I think it's also specifically important that she took up this aesthetic stance as a trans woman. Like Sandy Stone's "posttranssexual" argument, and like Kate Bornstein's "gender outlaw" stance, kari edwards' ferocious poetry she anticipated what would become aspects of nonbinary identity by making this double movement that disrupted gender. Her vision of gender anticipated the more liberated standard of "informed consent" that we experienced becoming available in trans medical care from 2012 until the recent election, where for a time we could choose to begin HRT based on something other than exclusively binary standards. Yet at the same time, and especially in succubus in my pocket, kari valiantly raged against the medical establishment's surveillance of trans people's bodies, selves, and stories. She is one of the earliest punk trans women I ever knew, and is still one of the greatest.

kari also did essential earlyl work in bringing trans poets together and making us aware of one another. As the poetry editor for Transgender Tapestry from 2000 through 2005, she blazed a trail by publishing a series of poets who represented the visible trans and trans-adjacent writers at the time: Julian Semilian, Oussama Zahr, Angela Dobbs-Sciortino, Julia Serano, Catherine Daly, Margaret Ricketts, Trish Salah, and me. What kari achieved was important in bringing together different communities, making a complex praxis of identity available not just in her work as a writer but also in her work as an editor and leader of a writing group.


PC: Do you have any stories about the UA Poetry Center from your time here?

TP: My introduction to the University of Arizona Poetry Center was when Charles Alexander hosted a reading there in 2000 shortly after I had arrived that included a wide variety of different poets and styes. Samuel Ace was a part of that reading, as was Charles himself, who read a poem about dreaming that his daughter came after him with a baseball bat. I was friends with Christine, Frances Sjoberg, Jonathan van Ballenberghe and others who worked there and hung out there. I have great memories of the poetry center in its old location, with its sign "A Local Habitation and a Name" as a fertile, dynamic, inspiring place where different groups came together. As a member of the Board of Directors for POG, I found myself visiting the Center's guest cottage occasionally, for example when I interviewed Ann Lauterbach during her visit in 2001. I also spent some time hanging out there with Jackson Mac Low when he visited. I remember the cottage didn't have a kettle for some reason at that moment, and I brought him one. As we talked, we also discovered the truly bizarre coincidence that my grandfather, who was a high school English teacher outside Chicago, had published some of Jackson's first poems in his high school literary magazine back in the sixties. When he went back to New York, Jackson left a note with the Poetry Center that said "thanks for the kettle, and the koincidence."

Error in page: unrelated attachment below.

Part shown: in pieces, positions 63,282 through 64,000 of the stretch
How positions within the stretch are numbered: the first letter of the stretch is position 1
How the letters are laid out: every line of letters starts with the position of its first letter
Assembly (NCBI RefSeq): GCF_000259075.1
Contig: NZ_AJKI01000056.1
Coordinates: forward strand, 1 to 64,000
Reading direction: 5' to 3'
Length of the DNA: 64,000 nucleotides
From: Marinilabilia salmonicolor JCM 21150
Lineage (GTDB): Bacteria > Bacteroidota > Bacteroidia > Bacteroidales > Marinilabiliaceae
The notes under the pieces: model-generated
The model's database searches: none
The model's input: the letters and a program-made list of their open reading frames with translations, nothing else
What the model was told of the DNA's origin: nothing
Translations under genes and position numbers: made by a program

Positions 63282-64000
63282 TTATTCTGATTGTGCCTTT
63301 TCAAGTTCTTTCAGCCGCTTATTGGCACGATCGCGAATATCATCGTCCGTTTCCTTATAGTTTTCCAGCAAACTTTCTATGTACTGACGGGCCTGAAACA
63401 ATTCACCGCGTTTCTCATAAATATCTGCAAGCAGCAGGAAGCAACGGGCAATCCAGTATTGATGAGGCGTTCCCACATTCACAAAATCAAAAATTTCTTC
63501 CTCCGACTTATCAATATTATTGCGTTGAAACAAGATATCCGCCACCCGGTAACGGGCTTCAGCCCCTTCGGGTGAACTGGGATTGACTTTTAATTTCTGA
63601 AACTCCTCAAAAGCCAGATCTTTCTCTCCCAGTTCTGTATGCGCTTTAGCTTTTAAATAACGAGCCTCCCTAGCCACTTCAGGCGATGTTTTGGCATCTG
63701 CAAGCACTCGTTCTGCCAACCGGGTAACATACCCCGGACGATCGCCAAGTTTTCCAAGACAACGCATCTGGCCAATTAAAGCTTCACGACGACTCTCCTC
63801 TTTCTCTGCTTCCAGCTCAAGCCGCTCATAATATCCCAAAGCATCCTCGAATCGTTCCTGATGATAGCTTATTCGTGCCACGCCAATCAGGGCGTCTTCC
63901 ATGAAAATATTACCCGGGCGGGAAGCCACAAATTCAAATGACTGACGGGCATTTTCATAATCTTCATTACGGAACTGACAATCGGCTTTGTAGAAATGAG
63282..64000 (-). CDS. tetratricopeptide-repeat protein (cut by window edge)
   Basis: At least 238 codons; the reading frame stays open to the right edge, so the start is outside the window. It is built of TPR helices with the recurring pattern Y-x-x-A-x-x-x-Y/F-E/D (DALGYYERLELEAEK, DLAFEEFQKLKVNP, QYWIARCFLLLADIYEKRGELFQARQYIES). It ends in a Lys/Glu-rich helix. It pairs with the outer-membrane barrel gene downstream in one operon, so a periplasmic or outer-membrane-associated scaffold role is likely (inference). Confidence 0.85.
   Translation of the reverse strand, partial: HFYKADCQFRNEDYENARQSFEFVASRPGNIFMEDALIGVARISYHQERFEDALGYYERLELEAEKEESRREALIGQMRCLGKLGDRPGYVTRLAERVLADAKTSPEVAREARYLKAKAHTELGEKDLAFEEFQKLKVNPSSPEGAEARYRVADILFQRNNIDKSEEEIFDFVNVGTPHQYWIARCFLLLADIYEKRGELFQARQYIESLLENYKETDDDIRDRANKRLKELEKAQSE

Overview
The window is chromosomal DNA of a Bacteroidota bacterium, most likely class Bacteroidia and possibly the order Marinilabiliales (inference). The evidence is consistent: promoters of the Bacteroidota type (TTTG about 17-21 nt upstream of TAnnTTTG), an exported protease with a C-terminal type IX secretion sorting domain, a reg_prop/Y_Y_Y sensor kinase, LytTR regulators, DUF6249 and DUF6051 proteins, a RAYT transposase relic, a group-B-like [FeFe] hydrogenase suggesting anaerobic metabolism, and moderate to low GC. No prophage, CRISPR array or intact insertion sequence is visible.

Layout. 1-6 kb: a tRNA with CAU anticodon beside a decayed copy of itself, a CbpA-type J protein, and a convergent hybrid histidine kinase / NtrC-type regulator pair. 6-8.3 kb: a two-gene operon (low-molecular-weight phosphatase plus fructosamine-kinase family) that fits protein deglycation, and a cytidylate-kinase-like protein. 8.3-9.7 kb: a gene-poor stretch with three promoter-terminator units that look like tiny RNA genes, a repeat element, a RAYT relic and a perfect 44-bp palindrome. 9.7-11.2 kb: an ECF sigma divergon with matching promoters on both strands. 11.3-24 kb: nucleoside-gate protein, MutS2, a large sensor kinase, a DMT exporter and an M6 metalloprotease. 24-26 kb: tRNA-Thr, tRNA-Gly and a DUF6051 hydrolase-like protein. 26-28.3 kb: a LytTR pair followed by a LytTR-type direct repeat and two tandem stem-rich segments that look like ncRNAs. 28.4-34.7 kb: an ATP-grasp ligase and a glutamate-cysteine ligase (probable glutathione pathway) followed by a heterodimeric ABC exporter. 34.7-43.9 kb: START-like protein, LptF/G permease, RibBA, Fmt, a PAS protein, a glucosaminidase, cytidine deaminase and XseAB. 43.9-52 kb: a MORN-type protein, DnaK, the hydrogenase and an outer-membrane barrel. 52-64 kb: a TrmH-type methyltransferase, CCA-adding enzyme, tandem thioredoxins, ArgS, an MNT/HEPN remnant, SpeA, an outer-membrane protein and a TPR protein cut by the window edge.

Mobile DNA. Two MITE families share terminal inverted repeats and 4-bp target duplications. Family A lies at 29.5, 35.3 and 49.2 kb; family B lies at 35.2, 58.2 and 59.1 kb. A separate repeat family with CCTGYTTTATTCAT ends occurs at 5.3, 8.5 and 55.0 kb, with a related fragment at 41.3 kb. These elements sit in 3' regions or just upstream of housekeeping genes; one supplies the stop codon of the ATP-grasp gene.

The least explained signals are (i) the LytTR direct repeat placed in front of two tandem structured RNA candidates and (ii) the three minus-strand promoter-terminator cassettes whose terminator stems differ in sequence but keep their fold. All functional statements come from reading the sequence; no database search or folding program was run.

I also worked at the Poetry Center for a semester and a summer in 2001, alongside Tim who was the librarian at the time. We spent weeks at the house of the late lesbian poet Jeremy Ingalls in Tucson going through her mansucripts and book collection. I remember a lot of posters of Chairman Mao, maps of China, and paraphernalia related to the cultural revolution. I catalogued a number of the books from her house for the Poetry Center Collection. Some of the work we did then eventually later led to the publication of Jeremy Ingalls Selected Poems, edited by Alison Hawthorne Deming and published by Kore Press in 2007.

There were so many memorable readings put on by The Poetry Center in the early 2000s. I came back for visits after graduating. I saved all the posters and flyers. I can remember so many of the poems and they helped me become myself and someone else at the same time. I'm so glad the Poetry Center is thriving.

Trace Peterson is a trans woman poet critic. Author of Since I Moved In (Chax Press) and several new forthcoming books of poems, she is also known as Editor/Publisher of the Lammy-winning press EOAGH Books, and as Co-Editor of the anthology Troubling the Line: Trans and Genderqueer Poetry and Poetics (Nightboat Books). She most recently co-edited Arrive on Wave: Collected Poems of Gil Ott (Chax Press). Her recent poetry and criticism appear in TSQ: Transgender Studies Quarterly, PEN America, The Academy of American Poets (, Best American Experimental Writing 2016 (Wesleyan University Press), and Boston Review. She currently teaches at Yale University and Hunter College.